TERRELL, TEXAS — The City of Terrell began shutting off water to residential homes today for nonpayment, despite an order by the Texas Public Utilities Commission decision on Thursday to ban utilities from cutting off power and water services to Texans who have lost jobs and income during the COVID-19 crisis. The city is now getting them all reconnected.
The order was reportedly intended to provide relief to residents worried about keeping their lights and water on as they face reduced work hours and income for the next six months, however, Terrell residents say that city crews began shutting off water this morning.
A City hall representative told inForney.com by phone that approximately 145 houses had been scheduled for shut off and that customers would need to fill out a form and “apply for a COVID waiver.”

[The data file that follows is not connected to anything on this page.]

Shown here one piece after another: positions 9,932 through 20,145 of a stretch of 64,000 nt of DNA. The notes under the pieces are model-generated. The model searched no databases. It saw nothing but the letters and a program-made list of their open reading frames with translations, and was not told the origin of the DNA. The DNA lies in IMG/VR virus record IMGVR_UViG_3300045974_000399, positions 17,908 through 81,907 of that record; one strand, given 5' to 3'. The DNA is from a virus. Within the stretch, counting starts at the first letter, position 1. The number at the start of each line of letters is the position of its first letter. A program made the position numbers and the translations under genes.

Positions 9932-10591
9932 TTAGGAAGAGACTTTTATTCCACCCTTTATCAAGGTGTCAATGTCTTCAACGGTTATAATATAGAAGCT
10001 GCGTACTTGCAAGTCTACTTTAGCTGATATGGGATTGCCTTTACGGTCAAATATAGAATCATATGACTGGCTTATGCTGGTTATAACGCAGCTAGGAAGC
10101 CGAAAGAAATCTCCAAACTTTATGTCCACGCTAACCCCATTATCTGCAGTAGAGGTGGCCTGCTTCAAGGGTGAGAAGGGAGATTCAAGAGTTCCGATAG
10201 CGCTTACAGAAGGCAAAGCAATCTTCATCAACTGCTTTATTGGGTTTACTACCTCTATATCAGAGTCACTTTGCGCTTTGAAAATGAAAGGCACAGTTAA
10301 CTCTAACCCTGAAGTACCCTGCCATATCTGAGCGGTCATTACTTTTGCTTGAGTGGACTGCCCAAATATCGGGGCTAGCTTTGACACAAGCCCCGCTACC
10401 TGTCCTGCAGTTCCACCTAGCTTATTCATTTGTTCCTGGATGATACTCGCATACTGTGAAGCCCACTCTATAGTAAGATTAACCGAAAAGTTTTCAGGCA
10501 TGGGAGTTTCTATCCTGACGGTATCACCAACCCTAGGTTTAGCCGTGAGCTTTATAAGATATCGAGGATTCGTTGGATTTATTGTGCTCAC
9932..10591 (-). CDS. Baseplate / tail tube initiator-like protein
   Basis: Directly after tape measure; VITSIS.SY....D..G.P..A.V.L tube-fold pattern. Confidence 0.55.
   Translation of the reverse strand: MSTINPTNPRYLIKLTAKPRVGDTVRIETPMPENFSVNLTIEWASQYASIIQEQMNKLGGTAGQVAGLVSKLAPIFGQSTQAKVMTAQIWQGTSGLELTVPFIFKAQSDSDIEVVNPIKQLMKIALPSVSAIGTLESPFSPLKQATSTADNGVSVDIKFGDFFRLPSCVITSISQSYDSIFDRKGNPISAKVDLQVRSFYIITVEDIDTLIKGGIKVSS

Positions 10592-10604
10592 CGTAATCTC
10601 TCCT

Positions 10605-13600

inForney.com has reached out to city officials with lots of questions and so far have received only one response.
“We have said yes to every deferral request we have received,” says Allison Walker, the city’s public information officer.
“As soon as I was made aware of this earlier today I contacted our [city] staff. All water turned off will be turned back on ASAP,” Terrell City Council Place 3 Mayrani Velazquez tells inForney.com. “This should have never happened.”
In a press release issued last week, the Public Utility Commission of Texas responded to Governor Abbott’s declaration of emergency with a series of measures intended to mitigate the impact of COVID-19 hardships on power, water and sewer customers across the state.
“As our state takes appropriately aggressive measures to stem the tide of a disease with outsize potential to spread and harm our citizens, we must include provisions to assist families at increased risk of losing power, water and sewer service,” said Chairman Walker of the Texas Public Utilities Commission on Thursday. “This approach strikes the appropriate balance of providing immediate assistance to eligible residential customers experiencing COVID19-related hardship while ensuring the long-term viability of our state’s competitive electricity market.”
This is a developing story.